But the most meaningful part of my stay in Thessaloniki was that I had the opportunity to facilitate an English-learning conversation course for a group of men who are political refugees from Turkey. It was an honor to get to work with them.

It hasn’t been in the news as often lately, but Greece is still the landing point for hundreds of thousands of refugees each year.

There are many people living here who are seeking asylum – a legal status that will allow them to resettle in a new country because it is unsafe for them to return to their home country.

The group I worked with already had a pretty high English level, so we mostly practiced conversation – the most difficult part of learning any language. I taught them some idioms in English, like about the silver lining to a cloud and about crossing a bridge when you come to it (which it turns out, there is a similar idiom in Turkish – basically, don’t roll up your pants to cross the river before you get to the water). I also got to help with a women’s group that my friend facilitates and met some lovely women that way, two of whom graciously invited me to dinner at their houses even though they are refugees and new to the country.

IMG_8590I can’t tell you how amazing it was to eat home-cooked food after so many months on the road, eating out or eating cereal all the time!

I think we often want to think of people who are in a position of needing help as somehow fundamentally different from “us.” It’s an unconscious tendency to distance oneself, partly to protect ourselves from the idea of “that could be me.”

The thing that was so humbling working with these folks is that they are exactly like the people I know in the United States.

They are educated, they are informed, they are concerned about the world and their place in it. They are people who had high-level careers in Turkey, as educators and academics and engineers. Then suddenly their government turned against them because of their political beliefs, and their passports and assets were frozen, their jobs dismissed, and some were imprisoned. They had to flee for the safety of their families and now have to start all over again in this new country.

As I got to know them, I kept thinking, “wow, this could be me if I was born in a different country.” It’s just that America, despite its [many] shortcomings, is still based on freedom. Freedom of speech, freedom of belief, freedom of the press; this all means that we cannot be punished for our political beliefs like these people were. The things we take for granted…

In my last week in Thessaloniki, I also connected with a large refugee assistance agency called Help Refugees. They are a British organization that acts as an umbrella, assisting lots of different agencies who work with refugees with funding and volunteers. It was a very informative experience, and I learned a lot. (Like, for instance, there are about 10,000 refugees currently in northern Greece, about half of whom are still in camps and half of whom have moved into housing.)

IMG_8593Map of all the refugee camps in Northern Greece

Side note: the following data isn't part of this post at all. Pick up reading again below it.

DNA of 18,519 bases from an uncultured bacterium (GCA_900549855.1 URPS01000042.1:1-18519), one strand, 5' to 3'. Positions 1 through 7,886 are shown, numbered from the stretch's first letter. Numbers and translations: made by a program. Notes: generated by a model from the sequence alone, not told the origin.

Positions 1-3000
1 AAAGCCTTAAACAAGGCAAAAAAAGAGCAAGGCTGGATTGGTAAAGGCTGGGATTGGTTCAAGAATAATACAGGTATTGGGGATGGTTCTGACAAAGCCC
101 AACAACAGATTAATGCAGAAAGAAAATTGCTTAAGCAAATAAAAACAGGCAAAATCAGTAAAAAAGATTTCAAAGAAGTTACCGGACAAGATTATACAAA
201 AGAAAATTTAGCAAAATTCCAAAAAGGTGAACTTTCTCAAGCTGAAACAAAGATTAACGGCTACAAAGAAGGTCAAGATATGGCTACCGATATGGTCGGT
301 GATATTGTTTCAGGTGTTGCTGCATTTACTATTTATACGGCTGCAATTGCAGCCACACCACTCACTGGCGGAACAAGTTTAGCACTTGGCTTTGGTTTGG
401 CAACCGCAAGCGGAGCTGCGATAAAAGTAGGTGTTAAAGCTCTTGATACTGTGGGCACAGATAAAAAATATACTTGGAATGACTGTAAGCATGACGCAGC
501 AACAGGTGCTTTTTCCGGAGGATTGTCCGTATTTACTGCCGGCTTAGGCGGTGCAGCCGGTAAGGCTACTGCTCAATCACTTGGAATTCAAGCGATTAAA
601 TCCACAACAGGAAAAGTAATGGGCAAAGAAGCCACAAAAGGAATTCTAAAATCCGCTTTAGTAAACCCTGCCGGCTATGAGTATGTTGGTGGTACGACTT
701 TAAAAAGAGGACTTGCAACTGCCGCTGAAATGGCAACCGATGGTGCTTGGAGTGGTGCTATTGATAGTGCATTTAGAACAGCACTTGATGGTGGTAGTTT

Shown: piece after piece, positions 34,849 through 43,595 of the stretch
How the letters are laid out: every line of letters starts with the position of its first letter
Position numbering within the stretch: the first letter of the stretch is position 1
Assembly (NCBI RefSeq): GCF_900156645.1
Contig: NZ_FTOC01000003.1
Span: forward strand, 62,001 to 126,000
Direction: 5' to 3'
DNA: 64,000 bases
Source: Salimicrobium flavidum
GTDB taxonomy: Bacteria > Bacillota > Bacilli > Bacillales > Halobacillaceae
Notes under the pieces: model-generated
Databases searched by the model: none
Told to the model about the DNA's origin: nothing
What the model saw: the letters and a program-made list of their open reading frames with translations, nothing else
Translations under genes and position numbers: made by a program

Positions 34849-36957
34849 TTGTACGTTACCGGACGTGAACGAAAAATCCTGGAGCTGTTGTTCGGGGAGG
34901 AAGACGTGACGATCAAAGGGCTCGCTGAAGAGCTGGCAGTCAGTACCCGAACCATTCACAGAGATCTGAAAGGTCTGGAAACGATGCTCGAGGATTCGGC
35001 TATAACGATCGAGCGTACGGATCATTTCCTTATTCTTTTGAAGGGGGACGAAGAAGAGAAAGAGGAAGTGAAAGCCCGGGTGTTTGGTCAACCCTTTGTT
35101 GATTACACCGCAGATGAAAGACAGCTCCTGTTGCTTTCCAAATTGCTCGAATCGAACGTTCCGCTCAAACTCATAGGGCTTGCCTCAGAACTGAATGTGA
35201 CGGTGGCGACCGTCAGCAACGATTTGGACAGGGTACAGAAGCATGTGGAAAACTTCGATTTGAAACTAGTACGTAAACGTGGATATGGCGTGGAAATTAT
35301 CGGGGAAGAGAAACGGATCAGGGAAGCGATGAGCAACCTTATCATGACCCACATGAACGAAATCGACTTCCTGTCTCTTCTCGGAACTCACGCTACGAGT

The work I did was remarkably similar to what I used to coordinate in my former job at HOPE, and it was fun and different to be on the other side – not coordinating but doing the small tasks that it takes to keep an organization like that running.


I spent a day helping in the giant Help Refugees warehouse, which receives donations from all over and provides supplies to more than 20 refugee camps and refugee centers in the area, and several days helping in the Soul Food kitchen, which is a low-budget operation that prepares lunch and dinner for hundreds of refugees each day. Some of the food is distributed through a community center and some of it is packaged for an outreach service that reminded me so much of HOPE outreach.


These experiences were so fulfilling (even though my hands smelled like onions for days after chopping pounds and pounds of them!).

This also reminded me that I wanted to volunteer on one of the Greek islands during this trip, to help with the new refugees who are just arriving on boats. So I went online and sent in an application to volunteer on Lesvos with an agency called Refugee Rescue, and I was accepted to help on their land crew for a few weeks. So I am starting that work this weekend – will certainly keep you updated on that experience!

The journey to Greece

So I was in a café in Tirana, Albania and I had decided I wanted to go to Greece.

IMG_8272Albanian café

I pulled out my phone and asked the nice Albanian barista who spoke no English to connect me to the WiFi. I looked at my maps app and saw there was a town in Macedonia called Ohrid that looked like it was on the way to Greece from Tirana. A quick google search on Ohrid turned up some gorgeous pictures and reviews from other travelers saying that it was a pleasant place to visit. They said you could get there from Tirana easily, and it looked simple enough to get to Thessaloniki after that. Done. I walked to the bus station and bought a ticket for the next day.

The bus ride through the rural parts of Albania was a little more like what I expected from Albania. it was a dreary day, not exactly raining, but misting as we traversed dark tunnels through the small Albanian mountains and passed by small, crumbling houses in poor rural communities. I definitely had a case of what my friend Rachel calls “bus depression” – the unmoored, melancholy feeling you can have when leaving one place and heading to a new one on a bus.

The border crossing into Macedonia was much more intense than the one into Albania.

First of all, the border is basically on top of a mountain, so it was snow-covered and freezing and felt quite dramatic. We drove through a customs booth where they collected our passports. Then the bus pulled into this large concrete structure that was like a mix of a giant garage and a mechanic’s bay.